But what if that weren’t the whole story? What if our culture of criminalization had far-reaching, unintended consequences we rarely even see or acknowledge, including forcing innocent people to suffer the loss of their homes, their families, their dignity, even their lives? This is what our culture of mass criminalization has produced. Its impact extends far beyond those who actually use or sell drugs.
Endorse the Drug Policy Alliance’s report It’s Time for the U.S. to Decriminalize Drug Use!
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What is drug decriminalization?
Drug decriminalization refers to the elimination of all criminal penalties for drug use, drug possession and the possession of equipment for consuming drugs. Under this legal framework, drug production, trafficking, distribution, driving under the influence, or other conduct that goes beyond simple possession or use – particularly conduct that might harm others – remain criminal offenses.
How does decriminalization differ from legalization?
Legalization includes the regulation and control of legal drug production and sales to adults without a prescription (as is the case with alcohol, tobacco, and marijuana in some parts of the country). We are not advocating for legal production and sales here. We are proposing a system in which drug use and possession are addressed wholly outside of the criminal justice system.
What does decriminalization look like in practice? Read More
Few advocacy organizations have the sophistication and credibility of the Drug Policy Alliance (DPA). Therefore, when the DPA publishes a new report entitled “It’s Time for the U.S. to Decriminalize Drug Use and Possession” including – yes – hard drugs like heroin and cocaine, it is time to stand up and take serious notice.
“Drug decriminalization is a critical next step toward achieving a national drug policy that puts science and public health before punishment and incarceration,” according to the July 10 report. This is not legalization. Drug use would still bring civil sanctions, much like a traffic ticket, and trafficking would still be a criminal offense. Still, a serious proposal to decriminalize all drugs, not just marijuana, constitutes a milestone.
When I heard the news, I was so happy I wanted to shout it from the rooftops. At its annual meeting in mid-June, the American Medical Society endorsed the development of safe injection sites as a harm-reduction informed response to the drug opioid crisis. This has received almost no national coverage, so I hasten to share it with you now.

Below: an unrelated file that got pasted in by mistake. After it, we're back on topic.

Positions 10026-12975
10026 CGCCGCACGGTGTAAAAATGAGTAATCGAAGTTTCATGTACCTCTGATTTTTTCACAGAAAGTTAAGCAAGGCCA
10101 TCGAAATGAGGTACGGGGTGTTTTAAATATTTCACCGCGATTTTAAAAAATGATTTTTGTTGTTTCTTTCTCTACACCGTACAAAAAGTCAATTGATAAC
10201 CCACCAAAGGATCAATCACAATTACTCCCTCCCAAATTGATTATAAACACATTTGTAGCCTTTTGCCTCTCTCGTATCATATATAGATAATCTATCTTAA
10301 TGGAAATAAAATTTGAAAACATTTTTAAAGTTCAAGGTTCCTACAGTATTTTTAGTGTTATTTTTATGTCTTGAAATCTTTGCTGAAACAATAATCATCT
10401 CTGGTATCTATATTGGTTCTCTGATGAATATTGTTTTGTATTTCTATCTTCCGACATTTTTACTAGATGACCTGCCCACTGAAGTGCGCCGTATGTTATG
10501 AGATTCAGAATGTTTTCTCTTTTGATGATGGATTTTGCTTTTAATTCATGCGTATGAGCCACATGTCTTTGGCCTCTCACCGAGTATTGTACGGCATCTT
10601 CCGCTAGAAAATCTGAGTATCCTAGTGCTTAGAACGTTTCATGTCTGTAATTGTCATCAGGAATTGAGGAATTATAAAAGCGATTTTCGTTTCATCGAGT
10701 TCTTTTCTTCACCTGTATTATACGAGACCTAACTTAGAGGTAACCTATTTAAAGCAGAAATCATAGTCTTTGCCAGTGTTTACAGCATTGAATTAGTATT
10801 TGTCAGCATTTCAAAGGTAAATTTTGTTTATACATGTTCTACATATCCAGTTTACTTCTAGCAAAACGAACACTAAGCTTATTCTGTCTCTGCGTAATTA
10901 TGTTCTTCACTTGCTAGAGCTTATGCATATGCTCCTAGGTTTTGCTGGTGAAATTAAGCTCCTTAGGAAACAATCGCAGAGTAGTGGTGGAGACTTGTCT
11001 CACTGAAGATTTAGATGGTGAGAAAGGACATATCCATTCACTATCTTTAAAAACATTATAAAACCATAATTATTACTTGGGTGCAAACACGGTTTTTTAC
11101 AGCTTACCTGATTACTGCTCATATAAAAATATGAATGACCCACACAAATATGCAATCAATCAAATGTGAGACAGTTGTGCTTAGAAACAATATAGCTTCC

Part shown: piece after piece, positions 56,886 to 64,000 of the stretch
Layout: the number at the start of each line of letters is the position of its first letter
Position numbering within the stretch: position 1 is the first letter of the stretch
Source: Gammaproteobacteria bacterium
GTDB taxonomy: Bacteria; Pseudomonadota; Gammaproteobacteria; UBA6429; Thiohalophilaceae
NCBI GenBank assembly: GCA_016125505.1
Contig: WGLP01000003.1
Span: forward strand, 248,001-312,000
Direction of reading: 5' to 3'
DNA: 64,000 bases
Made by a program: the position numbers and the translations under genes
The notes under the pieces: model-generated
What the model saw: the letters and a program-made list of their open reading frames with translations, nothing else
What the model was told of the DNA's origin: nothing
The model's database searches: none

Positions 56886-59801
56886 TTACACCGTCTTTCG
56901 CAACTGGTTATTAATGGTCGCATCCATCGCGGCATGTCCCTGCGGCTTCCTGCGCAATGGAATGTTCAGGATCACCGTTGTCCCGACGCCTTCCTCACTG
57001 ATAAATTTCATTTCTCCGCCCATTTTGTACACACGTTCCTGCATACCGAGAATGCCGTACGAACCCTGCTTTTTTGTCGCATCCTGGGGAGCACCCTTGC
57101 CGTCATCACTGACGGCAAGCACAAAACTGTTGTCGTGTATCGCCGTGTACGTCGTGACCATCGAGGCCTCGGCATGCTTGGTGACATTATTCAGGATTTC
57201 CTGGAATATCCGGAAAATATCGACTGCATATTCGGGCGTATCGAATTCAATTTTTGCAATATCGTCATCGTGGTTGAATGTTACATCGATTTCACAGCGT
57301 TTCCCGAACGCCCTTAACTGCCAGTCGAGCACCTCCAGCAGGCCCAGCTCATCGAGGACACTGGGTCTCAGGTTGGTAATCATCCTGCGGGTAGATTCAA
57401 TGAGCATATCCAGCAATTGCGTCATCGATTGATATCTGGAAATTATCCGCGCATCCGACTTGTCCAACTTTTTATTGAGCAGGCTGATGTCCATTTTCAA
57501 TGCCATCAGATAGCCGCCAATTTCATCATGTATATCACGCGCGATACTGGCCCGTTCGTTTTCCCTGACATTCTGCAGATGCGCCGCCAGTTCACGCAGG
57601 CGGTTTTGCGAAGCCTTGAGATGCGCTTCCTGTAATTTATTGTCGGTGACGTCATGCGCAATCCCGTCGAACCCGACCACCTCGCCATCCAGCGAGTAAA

In safe sites, addicts can use their drugs in a medically supervised setting. Treatment is available but not required. The purpose is to save lives of those who would otherwise die from dirty needles and overdosing in back alleys with no one to help them.
It’s been over a year since I helped to organize a clergy visit to Vancouver, Canada, site of the only safe injection facility in North America. Participants in the visit from around the U.S. were overwhelmingly enthusiastic about what they witnessed.
Two months later I traveled to Ithaca, New York, to meet with clergy over the mayor’s proposal to create the very same kind of facility there. An interfaith group of over 30 clergy listened carefully. We didn’t take a poll. My sense was that the group was divided, some already in favor, others wanting to know more.
In the aftermath of these two visits, I had no doubt that someday such facilities would become an accepted way of responding to dire human need.
What I didn’t expect was that the often conservative American Medical Society would provide its endorsement so resoundingly and so soon. It took at least five years to pass medical marijuana in Illinois with doctors citing lack of AMA support.
Safe injection sites first appeared in Germany in 1988, and at least 100 facilities now exist in 9 countries, including Austria, Spain, France, and Switzerland. The HIV-AIDS epidemic in early 1980’s that provided the impetus. It was clear that providing clean needles saves lives. The development of facilities in which to use them under supervision was a logical extension of that concept.